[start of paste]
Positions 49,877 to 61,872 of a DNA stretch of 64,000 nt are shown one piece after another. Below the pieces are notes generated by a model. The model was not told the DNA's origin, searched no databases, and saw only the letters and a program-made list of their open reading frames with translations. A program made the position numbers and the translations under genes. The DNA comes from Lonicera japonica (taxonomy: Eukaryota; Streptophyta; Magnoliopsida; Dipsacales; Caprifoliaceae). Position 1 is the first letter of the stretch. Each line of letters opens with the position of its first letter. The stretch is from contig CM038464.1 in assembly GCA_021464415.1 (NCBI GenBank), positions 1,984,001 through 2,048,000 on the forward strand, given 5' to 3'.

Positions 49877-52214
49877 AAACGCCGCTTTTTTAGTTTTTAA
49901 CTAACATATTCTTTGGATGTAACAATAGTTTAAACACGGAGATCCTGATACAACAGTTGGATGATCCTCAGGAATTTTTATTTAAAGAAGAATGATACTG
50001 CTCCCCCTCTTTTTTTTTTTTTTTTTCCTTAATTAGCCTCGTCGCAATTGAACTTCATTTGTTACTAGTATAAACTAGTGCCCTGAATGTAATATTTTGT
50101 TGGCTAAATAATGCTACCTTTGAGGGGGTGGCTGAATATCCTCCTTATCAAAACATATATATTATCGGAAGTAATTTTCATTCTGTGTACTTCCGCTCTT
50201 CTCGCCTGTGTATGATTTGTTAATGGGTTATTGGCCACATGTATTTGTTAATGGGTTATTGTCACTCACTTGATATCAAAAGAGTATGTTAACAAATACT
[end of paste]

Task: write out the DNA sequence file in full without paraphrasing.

Positions 49,877 to 61,872 of a DNA stretch of 64,000 nt are shown one piece after another. Below the pieces are notes generated by a model. The model was not told the DNA's origin, searched no databases, and saw only the letters and a program-made list of their open reading frames with translations. A program made the position numbers and the translations under genes. The DNA comes from Lonicera japonica (taxonomy: Eukaryota; Streptophyta; Magnoliopsida; Dipsacales; Caprifoliaceae). Position 1 is the first letter of the stretch. Each line of letters opens with the position of its first letter. The stretch is from contig CM038464.1 in assembly GCA_021464415.1 (NCBI GenBank), positions 1,984,001 through 2,048,000 on the forward strand, given 5' to 3'.

Positions 49877-52214
49877 AAACGCCGCTTTTTTAGTTTTTAA
49901 CTAACATATTCTTTGGATGTAACAATAGTTTAAACACGGAGATCCTGATACAACAGTTGGATGATCCTCAGGAATTTTTATTTAAAGAAGAATGATACTG
50001 CTCCCCCTCTTTTTTTTTTTTTTTTTCCTTAATTAGCCTCGTCGCAATTGAACTTCATTTGTTACTAGTATAAACTAGTGCCCTGAATGTAATATTTTGT
50101 TGGCTAAATAATGCTACCTTTGAGGGGGTGGCTGAATATCCTCCTTATCAAAACATATATATTATCGGAAGTAATTTTCATTCTGTGTACTTCCGCTCTT
50201 CTCGCCTGTGTATGATTTGTTAATGGGTTATTGGCCACATGTATTTGTTAATGGGTTATTGTCACTCACTTGATATCAAAAGAGTATGTTAACAAATACT